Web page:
Here’s a great duo, Santa Fe and a frosty margarita. “Where can I go for a great margarita?” is a frequent question asked by visitors to The City Different. There are great ones all over town; many Santa Fe restaurants specialize in these frosty tequila cocktails. Once you choose your spot, a good question to ask before you order is, “Do you use a commercial Margarita mix?” If the answer is yes, go to the next place. A good drink needs good ingredients. My advice: go for at least the silver coin tequila, the drink will be smoother. It’s simple, the better the quality of the agave distillate, the better the finished product. Order some fresh guacamole or a quesadilla to munch with it or savor the margarita on its own.
Whether you drink it straight up, on the rocks, frozen, with or without salt, here are a few places to you won’t go wrong.
The most famous margarita in town is probably at Maria’s New Mexican Kitchen, where you can choose from a menu offering a hundred variations of the drink. Hollywood legend Robert Redford, a regular when he’s in Santa Fe, has one named for him; the Baile del Sol (Sundance). The star likes the margaritas so much he wrote the forward to owner Al Lucero’s The Great Margarita Book, which has sold over 1,000,000 copies. It will take you a long time to work your way through this list and figure out your favorite.
A popular spot for both locals and tourists to sip margs is the Dragon Room at The Pink Adobe. The restaurant, one of the oldest in Santa Fe, started in 1944, by local artist Rosalea Murphy, quickly became a hangout for local artists. The restaurant is back in her family’s hands after a short hiatus. Their bar gained national renown. Try the Rosalita, named for the flamboyant artist who started it all (recipe below).
Coyote Café is a great place to grab a margarita. Quinn Stephenson, drink master extraordinaire, has a way with tequila. His signature marg is the Señorita topped with lime foam. For an intimate drink, try their new bar, The Den. For more casual drinks and food, from April to October, there’s the Rooftop Cantina open all day long. They have some fruity, fun margaritas.
In warm weather, if you want a drink and a view, try the historic La Fonda hotel’s Bell Tower Bar. Sip a cold, frosty margarita and watch the sun set.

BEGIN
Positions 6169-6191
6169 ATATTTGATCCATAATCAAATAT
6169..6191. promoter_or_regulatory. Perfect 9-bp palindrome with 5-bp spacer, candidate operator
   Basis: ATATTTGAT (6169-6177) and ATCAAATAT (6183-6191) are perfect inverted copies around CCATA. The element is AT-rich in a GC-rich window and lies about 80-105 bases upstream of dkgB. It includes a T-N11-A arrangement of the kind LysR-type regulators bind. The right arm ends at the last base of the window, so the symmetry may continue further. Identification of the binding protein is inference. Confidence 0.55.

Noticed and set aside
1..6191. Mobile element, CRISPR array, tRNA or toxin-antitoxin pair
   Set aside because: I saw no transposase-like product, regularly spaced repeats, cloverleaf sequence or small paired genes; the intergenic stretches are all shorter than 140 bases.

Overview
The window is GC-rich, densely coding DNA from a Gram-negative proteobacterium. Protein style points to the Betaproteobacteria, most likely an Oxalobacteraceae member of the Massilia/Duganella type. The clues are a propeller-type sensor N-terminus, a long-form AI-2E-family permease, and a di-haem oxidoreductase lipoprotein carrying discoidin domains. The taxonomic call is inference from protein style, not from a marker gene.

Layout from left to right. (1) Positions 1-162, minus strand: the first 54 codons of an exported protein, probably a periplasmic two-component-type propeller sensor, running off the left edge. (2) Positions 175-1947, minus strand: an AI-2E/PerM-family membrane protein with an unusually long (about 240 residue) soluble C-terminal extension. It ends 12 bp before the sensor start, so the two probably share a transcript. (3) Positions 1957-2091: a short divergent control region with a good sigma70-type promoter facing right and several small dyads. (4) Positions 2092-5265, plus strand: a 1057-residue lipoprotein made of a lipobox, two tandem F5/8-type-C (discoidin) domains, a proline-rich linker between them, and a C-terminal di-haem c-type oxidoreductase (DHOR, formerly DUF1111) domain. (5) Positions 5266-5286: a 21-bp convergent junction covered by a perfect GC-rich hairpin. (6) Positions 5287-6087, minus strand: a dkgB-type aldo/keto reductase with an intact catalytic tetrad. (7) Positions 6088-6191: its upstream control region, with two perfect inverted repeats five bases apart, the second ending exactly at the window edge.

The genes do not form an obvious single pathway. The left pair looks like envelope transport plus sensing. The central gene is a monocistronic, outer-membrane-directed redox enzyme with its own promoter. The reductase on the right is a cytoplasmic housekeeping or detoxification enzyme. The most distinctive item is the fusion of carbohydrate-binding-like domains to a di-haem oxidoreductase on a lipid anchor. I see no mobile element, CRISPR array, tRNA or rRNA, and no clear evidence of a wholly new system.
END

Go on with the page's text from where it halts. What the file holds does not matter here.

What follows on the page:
The Shed is a popular New Mexican restaurant that’s been around for years. The bar is always crowded and the margaritas flow. A few doors down, La Casa Sena makes a mean marg and nothing beats their outdoor courtyard for ambiance. Some even come in a shaker evoking a bygone era.
This list of places with great margaritas could go on and on, but you have to start somewhere. I’ve rarely encountered a bad version of this popular mixed drink in this town.
Here are a few Santa Fe recipes you can try at home:
This list of places with great margaritas could go on and on, but, you have to start somewhere. I’ve rarely encountered a bad version of this popular mixed drink in this town.
The Pink Adobe’s Dragon Room’s Rosalita Margarita (Named for Rosalea Murphy):
Saucer of margarita salt
1 ½ oz silver tequila
¾ oz Triple Sec
4 oz margarita mix (lemon, lime and simple sugar mixed together)
Splash cranberry juice
Splash Gran Gala (Italian orange liqueur)
Prepare a rocks glass by running a wedge of lime around glass rim then dip the rim into the saucer of salt to create a light crust of salt around the rim. Fill glass with ice cubes and set aside. Fill cocktail shaker with ice cubes. Pour tequila, Triple Sec and margarita mix into the shaker. Cover and shake to blend. Strain into the prepared glass. Top with a splash of cranberry juice and a splash of Gran Gala
Maria’s El Baile Del Sol Margarita: (from The Great Margarita Book — Second Edition, Al Lucero, forward by Robert Redford)
1 lemon or lime wedge
Saucer of kosher salt (about 1/4-inch deep)
3/4 ounce El Tesoro Anejo tequila
3/4 ounce Chinaco Anejo tequila
1 ounce Cointreau
1-1/2 ounce freshly squeezed lemon or lime juice
Run the lemon or lime wedge around the rim of a hurricane style margarita glass. Dip the rim of the glass into the saucer of salt, rotating the rim in the salt until the desired amount has collected on the glass.
Measure the tequilas, Cointreau and lemon or lime juice into a 16-ounce cocktail shaker glass full of ice. Place a stainless steel cocktail shaker over the glass, tapping the top to create a seal. Shake vigorously for about 5 seconds and pour into the salt-rimmed glass, ice and all.
Makes one margarita.
And try Santa Fe Traveler’s Steve Collins’ Ginger Peach Margarita. Like the Merry Margarita (see photo on the left) it’s a great holiday drink, but you’ll love it any time of year.
If you have a favorite Santa Fe margarita spot, share it with us below. We’d love to know.
Authors’ note: As a former hotel concierges and owners of a travel concierge and trip-planning business in Santa Fe, the writers may have been guests of business or services mentioned in posts on this site. While these experiences have not influenced us in any way, this information is provided in the spirit of full disclosure.